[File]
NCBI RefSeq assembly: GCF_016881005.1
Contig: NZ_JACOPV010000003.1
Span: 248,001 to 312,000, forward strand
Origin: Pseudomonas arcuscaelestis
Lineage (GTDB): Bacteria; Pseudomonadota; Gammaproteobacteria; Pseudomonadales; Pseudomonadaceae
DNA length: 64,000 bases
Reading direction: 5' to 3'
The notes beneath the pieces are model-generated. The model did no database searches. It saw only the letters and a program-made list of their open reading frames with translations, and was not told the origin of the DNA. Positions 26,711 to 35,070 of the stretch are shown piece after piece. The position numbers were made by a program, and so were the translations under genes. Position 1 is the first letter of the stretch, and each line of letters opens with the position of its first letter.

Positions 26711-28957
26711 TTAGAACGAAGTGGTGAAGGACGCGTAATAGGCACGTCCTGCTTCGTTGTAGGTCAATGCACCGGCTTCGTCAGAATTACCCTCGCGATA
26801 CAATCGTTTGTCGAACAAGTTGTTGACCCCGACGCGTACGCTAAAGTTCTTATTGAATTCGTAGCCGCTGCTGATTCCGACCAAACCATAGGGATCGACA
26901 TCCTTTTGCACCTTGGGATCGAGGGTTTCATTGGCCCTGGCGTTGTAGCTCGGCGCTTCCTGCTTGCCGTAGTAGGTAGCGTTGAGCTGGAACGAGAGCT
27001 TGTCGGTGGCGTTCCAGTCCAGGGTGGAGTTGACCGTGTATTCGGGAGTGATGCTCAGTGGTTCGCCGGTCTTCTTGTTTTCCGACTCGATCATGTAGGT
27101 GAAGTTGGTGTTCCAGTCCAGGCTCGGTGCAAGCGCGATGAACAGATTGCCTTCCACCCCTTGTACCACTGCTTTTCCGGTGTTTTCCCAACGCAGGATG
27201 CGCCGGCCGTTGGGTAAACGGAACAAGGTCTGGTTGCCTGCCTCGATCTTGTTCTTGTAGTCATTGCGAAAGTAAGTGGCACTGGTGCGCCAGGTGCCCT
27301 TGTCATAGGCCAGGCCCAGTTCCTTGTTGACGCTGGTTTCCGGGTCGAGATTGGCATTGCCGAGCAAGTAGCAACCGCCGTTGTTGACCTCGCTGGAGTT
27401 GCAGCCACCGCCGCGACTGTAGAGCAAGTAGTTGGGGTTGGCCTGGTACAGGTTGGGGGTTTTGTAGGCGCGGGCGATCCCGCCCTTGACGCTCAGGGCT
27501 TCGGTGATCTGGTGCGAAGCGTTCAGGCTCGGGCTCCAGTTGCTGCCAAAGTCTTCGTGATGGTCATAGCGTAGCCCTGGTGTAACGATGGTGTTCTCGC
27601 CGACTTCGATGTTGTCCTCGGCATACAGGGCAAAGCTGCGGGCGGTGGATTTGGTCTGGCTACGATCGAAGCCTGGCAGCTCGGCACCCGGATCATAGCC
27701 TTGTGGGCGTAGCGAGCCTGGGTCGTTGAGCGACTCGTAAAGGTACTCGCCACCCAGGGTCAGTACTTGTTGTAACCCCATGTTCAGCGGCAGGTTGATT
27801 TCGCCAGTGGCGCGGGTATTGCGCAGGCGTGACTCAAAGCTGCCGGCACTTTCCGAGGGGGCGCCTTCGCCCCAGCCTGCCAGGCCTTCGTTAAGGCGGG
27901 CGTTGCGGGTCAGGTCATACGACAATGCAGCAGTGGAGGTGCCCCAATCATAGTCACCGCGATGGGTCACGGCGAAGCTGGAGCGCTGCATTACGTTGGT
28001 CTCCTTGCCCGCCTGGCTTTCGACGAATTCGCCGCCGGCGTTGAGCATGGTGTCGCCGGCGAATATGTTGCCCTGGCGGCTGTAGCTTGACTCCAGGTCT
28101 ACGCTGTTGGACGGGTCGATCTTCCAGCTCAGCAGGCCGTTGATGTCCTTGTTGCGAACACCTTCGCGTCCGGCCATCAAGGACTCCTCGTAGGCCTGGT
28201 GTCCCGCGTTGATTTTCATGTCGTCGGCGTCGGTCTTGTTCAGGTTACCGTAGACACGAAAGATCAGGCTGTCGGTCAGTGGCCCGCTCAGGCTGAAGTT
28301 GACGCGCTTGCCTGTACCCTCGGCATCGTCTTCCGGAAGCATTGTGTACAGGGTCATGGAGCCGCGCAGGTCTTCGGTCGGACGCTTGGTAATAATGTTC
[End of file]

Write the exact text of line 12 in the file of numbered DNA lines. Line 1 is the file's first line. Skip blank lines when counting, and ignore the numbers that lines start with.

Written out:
26901 TCCTTTTGCACCTTGGGATCGAGGGTTTCATTGGCCCTGGCGTTGTAGCTCGGCGCTTCCTGCTTGCCGTAGTAGGTAGCGTTGAGCTGGAACGAGAGCT